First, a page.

Na Fianna C.L.G

The official website of Na Fianna C.L.G

About Us

Welcome to the website of Na Fianna CLG (formed 2000). Na Fianna are a Senior club in Football, Hurling, Camogie and Ladies Football. Since its formation in 2000, Na Fianna has become one of the largest clubs in Meath and continues to thrive at both Adult and Juvenile level. Look through our website for all the latest club news, fixtures and results and don’t forget to check out our Facebook, Twitter and Youtube (Na Fianna Meath) pages too.


History of Na Fianna C.L.G - Baconstown

The Baconstown Gaa club was formed in the late 1950s when a hurling team was entered in competition for the very first time.  A football team was entered in competition for the first time a few years  later.  Originally games were played in a field known as Jack Deering’s field.  The current pitch was purchased from the land Commission for the princely sum of £900.

The club represented a very small rural area, and their achievements down the years are all the more commendable given the size of the community.

History of Na Fianna C.L.G - Enfield

One of the oldest clubs in Meath, Enfield Football Club founded shortly after the GAA itself. Like many clubs in the country, early records are long lost, if indeed any records were kept at all in those early days. What we do know is that there was a football team in Enfield in 1904. A hurling team was formed sometime later. In those days the Parish Rule did not apply or if it did most clubs did not adhere to it.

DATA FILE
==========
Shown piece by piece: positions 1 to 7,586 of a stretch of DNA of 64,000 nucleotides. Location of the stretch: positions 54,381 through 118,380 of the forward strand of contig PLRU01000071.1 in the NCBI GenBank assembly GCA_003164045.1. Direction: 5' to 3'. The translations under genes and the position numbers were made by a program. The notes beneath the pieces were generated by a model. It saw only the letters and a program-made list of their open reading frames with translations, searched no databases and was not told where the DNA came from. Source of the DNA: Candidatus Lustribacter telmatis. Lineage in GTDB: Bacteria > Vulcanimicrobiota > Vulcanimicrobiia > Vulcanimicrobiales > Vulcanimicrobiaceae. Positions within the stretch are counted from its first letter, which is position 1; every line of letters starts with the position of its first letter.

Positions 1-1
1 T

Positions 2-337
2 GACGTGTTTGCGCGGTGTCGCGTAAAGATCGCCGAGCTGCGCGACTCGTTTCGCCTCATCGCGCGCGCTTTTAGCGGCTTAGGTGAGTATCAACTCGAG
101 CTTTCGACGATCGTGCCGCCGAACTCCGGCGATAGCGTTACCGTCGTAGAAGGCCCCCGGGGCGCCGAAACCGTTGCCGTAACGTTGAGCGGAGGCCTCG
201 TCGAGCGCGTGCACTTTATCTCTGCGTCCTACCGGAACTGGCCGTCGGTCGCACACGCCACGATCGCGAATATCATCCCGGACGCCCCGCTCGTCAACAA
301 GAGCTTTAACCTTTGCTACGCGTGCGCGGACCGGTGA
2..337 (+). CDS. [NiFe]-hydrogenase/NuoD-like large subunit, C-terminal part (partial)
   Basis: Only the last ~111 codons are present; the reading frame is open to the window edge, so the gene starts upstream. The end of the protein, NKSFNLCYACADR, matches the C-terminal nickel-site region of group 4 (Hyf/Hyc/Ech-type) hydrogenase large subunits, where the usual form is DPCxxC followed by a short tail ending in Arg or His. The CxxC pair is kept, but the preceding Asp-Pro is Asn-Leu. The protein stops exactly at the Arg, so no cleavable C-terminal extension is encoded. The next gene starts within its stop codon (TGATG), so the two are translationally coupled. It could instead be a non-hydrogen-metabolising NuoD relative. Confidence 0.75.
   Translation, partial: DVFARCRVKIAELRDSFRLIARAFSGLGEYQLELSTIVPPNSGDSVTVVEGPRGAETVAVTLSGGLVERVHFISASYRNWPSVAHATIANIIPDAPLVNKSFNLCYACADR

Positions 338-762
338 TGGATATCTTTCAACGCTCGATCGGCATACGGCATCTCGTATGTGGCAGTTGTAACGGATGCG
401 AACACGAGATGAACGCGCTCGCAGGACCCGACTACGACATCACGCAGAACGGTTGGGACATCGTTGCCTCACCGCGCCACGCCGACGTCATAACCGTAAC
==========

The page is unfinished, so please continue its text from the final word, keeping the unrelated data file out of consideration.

The first honours to come to the club was in 1919 when the junior football championship was annexed. The final was played in the Showgrounds (now Pairc Tailteann), against Kilbeg, and was won by a very tight margin. The game was actually played in 1920, being held over due to the troubles. Enfield wore green jersies with a gold sash at the time, and had players from Summerhill, Rathcore, Longwood, and Johnstownbridge

The Davy brothers, Dick, Billy, Tommy, and Joe all played on the team,as did Ned Kearney, Mick Hanley, Pat Hosey, Pat Kenny, Gerry Conway, Jimmy Ennis, Luke Forde, the Ryan brothers, the Leech brothers (Dick, Brian, George, and Jim), and Richard and Michael Dunne.  Dick Davy also played for Dublin at the time,and this probably influenced the club when they switched to their blue and white strip.  In charge of the Enfield team was Frank Lynch, a well known referee at the time, and a tankman in Enfield Railway Station.  Jim Foran was another important mentor of the team at the time.

The hurling team suffered a huge loss in 1928 when a young sixteen year old player, Luke Kenny, died tragically after playing a hurling game. Another Kenny, Mick, a brother of Luke went on to win a National League medal when Meath defeated Kerry in 1933.  Both of these Kennys were uncles of the present day Joe Davy and Noel Kenny.

Enfield did not purchase a playing ground of their own until 1945 when they got the present ground from the Land Commission, on the Dublin Road, at the end of the village. Prior to that the club played all their games in what was known as Cooney’s Field, now New Inn.